Writing beautiful text is a helpful way to get clients, but it’s not just about using interesting language or popular keywords. A company’s tone sends a message about the institution’s identity and conveys a sense of purpose.

Unlike a company’s voice, which is its underlying personality, the tone creates a specific feeling in the audience. A tone brings the company to life with powerful emotion. Customers can associate the company with their tone, and over time, know to turn to them for help based on that emotional experience.

So, how can you create a tone that represents your company over time? allowing customers to get to know you and rely on you? How can you create a consistent and captivating tone? How can you ensure that your internal writing team and any writers that you outsource content to use the same tone? Here are some actionable tips to help you do just that.

Step 1: Ask “Who Am I?”

Often, the marketing department within an organisation deals with branding, with the question of “Who am I?” Within this division, research is generated and company identity is formed. However, it can be useful to step outside of that box and ask the question again in a simple, straightforward way. Review your company’s mission statement and try to break down the company identity anew. Ask yourself:

  • Which adjectives best describe the company?
  • In just a few words or phrases, what is the company’s essence?
  • What are the company’s core values?
  • What ideas, events, products, or innovations does the company bring to the world?

Keep the answers to those questions in front of you while you write.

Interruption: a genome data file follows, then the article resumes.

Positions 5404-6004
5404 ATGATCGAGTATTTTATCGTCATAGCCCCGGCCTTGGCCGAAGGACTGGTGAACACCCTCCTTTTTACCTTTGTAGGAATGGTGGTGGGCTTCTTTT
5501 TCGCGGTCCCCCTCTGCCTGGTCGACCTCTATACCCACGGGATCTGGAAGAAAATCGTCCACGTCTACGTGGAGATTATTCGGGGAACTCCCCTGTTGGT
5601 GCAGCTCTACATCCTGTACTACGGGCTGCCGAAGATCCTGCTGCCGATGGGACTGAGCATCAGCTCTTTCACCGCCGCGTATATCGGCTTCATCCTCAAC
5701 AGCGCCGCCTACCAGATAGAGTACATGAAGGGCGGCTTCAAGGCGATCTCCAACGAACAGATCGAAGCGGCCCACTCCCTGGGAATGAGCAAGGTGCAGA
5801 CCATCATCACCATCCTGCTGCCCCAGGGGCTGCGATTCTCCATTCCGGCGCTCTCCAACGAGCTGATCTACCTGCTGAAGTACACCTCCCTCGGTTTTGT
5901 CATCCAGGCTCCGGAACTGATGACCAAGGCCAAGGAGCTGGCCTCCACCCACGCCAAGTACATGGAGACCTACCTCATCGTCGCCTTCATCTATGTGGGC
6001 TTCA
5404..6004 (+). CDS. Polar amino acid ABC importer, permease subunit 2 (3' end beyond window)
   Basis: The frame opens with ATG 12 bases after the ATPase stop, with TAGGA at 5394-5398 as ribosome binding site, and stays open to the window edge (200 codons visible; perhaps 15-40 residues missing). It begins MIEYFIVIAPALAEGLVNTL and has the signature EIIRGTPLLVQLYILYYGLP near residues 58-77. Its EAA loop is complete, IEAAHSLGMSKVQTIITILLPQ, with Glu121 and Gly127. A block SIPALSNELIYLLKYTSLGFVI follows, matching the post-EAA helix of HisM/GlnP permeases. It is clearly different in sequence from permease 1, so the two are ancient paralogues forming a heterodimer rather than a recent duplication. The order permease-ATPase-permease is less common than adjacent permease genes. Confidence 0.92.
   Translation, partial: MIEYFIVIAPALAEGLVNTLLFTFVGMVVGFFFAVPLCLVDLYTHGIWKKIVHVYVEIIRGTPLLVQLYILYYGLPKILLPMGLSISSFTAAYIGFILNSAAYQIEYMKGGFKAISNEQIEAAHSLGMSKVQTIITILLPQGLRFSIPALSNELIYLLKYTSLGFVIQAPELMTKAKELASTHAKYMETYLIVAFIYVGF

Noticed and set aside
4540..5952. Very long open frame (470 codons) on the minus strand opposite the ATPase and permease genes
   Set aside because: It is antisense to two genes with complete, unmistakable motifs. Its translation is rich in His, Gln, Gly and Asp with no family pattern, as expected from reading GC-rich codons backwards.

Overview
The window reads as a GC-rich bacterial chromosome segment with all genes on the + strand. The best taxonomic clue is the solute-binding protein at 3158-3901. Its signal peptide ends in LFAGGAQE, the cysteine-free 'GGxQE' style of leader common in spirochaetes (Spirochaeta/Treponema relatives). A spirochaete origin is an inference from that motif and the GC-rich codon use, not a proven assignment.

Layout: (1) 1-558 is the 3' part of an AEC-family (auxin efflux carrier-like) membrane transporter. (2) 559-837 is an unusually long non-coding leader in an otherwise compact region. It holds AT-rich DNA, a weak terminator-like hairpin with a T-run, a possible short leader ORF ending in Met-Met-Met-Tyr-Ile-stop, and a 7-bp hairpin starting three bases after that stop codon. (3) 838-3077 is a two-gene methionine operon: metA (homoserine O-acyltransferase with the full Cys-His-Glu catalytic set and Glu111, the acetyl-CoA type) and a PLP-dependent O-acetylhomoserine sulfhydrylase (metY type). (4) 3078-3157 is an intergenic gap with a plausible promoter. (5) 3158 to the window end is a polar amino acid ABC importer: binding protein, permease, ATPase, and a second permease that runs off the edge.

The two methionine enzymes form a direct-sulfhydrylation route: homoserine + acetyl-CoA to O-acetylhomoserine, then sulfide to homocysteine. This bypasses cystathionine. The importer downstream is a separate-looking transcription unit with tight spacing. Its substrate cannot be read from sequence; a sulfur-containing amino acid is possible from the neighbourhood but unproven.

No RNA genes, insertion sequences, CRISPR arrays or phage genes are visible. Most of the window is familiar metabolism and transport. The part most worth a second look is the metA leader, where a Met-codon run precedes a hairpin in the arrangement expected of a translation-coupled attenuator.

Step 2: Survey the Past

To plan the future, it’s useful to see the past. Select some of your recent communication and review the collection for its use of tone. You might check out your recent blogs, articles, ads, social media, email blasts, and any other communication. If you haven’t had a consistent tone so far, then the group of material you’re looking at could reveal a lot of diversity. Nonetheless, try to match up what the texts have in common.

  • Are there any consistent themes, ideas, words, or emotions used throughout the communication?
  • With which emotions does the company express itself? (Optimistic, caring, helpful, courageous, daring, brave?)
  • How do the texts make the audience feel?

Note the similarities down and refer to them alongside your answer to Step 1. You might find                  patterns you wish to avoid as well as those which are productive.

Step 3: Plan the Future

Once you have assessed the language you have been using with Steps 1 and Step 2, it’s time to identify the aspects that successfully express your tone. Since tone will vary according to the day or event, create a diverse list of expressions and styles. Open an excel document and plot out specific guidelines that all of your future communication should have in common. Examples may include:

  • Never using the pronoun “we.”
  • Using imaginative, idealistic words.
  • Including optimistic phrases.
  • Incorporating positive adjectives.
  • Describing the company’s future vision.
  • Employing short, punchy words.
  • Invoking bright or dark colors and images.

Going forward, you can refer to your tone guide whenever you generate new content. Over time, clients can come to identify your company with your chosen tone—so make sure it’s one that expresses your company. By creating a feeling that is constant and unwavering, your audience can remember you and identify you with your unique role. Therefore, think about who you are, review your past, and look forward to a well-defined future. Your words can have an immediate effect on the reader, introducing the audience to your place in their world.

Article source: Jade Bloom